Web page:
The GNA/PC means seven men (as two dropped out) who are essentially two or three members sometimes available to be seen by visiting dignitaries at a heavily fortified Naval Base a couple of miles away from the Militia controlled Mitega Airport. The PC of seven, if you will can be considered as a quorum for a yet to be selected 90 member government comprising of 30 ministers and 60 deputy ministers. The PC/GNA control no territory, no area of either Tripoli or Libya except for the one naval 'bunker' they can meet people in to maintain the facade that they are legitimate. Its a ' Potemkin Village' lie of epic proportions.
But wait, the best I save till last. Their military component is an assortment of militias of varying shades of extremist mainly from Tripoli, Sabratha, Zuwaia and importantly Misrata. Not forgetting in addition the forces that represent the coalition between former LIFG (read for them an Al Qaeda affiliate) which has aligned itself squarely with the Muslim Brotherhood, best described as the Sinn Fein political wing to IRA terrorists of the 70s.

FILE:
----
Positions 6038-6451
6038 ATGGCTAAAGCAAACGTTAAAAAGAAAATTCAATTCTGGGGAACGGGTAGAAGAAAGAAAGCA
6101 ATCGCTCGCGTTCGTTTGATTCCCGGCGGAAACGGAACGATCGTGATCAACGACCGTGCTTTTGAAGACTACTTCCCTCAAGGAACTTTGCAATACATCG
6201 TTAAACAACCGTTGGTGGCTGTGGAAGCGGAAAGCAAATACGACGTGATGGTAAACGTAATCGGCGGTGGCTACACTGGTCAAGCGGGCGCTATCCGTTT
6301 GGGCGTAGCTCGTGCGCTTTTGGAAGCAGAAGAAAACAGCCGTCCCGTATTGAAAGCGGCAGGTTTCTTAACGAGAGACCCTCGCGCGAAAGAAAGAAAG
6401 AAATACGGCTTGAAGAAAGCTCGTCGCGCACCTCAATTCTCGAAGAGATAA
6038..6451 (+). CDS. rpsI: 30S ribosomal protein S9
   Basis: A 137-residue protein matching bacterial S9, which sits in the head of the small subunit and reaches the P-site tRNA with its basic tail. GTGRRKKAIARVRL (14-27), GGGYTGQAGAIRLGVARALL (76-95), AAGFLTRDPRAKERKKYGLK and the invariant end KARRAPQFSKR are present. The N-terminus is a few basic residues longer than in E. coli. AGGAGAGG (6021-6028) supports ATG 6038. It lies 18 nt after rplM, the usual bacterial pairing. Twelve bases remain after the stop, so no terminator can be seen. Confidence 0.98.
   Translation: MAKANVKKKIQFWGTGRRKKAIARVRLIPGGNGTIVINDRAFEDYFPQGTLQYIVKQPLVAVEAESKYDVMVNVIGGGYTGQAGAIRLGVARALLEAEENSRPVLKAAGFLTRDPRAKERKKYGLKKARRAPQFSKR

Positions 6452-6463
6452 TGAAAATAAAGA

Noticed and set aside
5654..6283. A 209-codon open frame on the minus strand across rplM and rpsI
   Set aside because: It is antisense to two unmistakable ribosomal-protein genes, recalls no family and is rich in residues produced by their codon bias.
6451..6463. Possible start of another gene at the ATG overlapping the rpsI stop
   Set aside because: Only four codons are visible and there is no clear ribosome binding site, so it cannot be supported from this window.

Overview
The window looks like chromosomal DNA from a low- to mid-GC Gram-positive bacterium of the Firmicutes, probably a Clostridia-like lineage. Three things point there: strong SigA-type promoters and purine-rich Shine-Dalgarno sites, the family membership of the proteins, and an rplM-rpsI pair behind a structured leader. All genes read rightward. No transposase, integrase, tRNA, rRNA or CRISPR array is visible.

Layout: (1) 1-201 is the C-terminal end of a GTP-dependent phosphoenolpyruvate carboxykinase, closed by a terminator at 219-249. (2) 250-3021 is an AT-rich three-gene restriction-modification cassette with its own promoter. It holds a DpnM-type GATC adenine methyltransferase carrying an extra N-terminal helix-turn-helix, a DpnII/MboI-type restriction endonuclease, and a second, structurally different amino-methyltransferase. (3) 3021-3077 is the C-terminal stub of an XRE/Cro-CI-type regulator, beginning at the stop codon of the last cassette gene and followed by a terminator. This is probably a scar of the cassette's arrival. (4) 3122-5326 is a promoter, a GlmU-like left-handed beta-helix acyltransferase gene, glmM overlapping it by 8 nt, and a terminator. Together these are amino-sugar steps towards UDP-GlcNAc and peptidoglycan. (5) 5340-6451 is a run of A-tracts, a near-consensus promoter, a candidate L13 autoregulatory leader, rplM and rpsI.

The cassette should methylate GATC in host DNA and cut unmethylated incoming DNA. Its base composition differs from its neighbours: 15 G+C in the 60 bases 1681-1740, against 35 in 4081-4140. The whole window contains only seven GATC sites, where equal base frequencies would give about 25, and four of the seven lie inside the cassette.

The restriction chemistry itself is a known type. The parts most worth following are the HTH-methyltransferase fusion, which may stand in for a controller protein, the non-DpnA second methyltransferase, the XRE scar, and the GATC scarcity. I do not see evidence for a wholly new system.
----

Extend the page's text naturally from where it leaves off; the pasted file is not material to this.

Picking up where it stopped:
So as in Syria, the Americans are going to give 'arms' to the 'good' guys but not the 'bad' ones. Good luck with that one!
How Will The "West" Cover Up Its Retreat From Afghanistan?
The Obama administration seems to have given up on Afghanistan. It should have done so seven years ago but the military ambushed the just installed Obama administration when the only alternatives it presented on Afghanistan was a huge surge and an even bigger surge in deployed troops. Those additional deployments failed to change the realities on the ground and Afghanistan is slipping back into the permanent local war between "western" supported warlords and Pakistan supported Taliban. The later have the huge advantage of some medieval but largely consistent ideology while the former are only driven by greed. This makes the Taliban the likely winner as the U.S. and others are no longer willing to sacrifice their own men and money for the enrichment of a small class of very greedy Afghan criminals.
Nearly all internal road communication lines in Afghanistan are now broken or under control of the Taliban: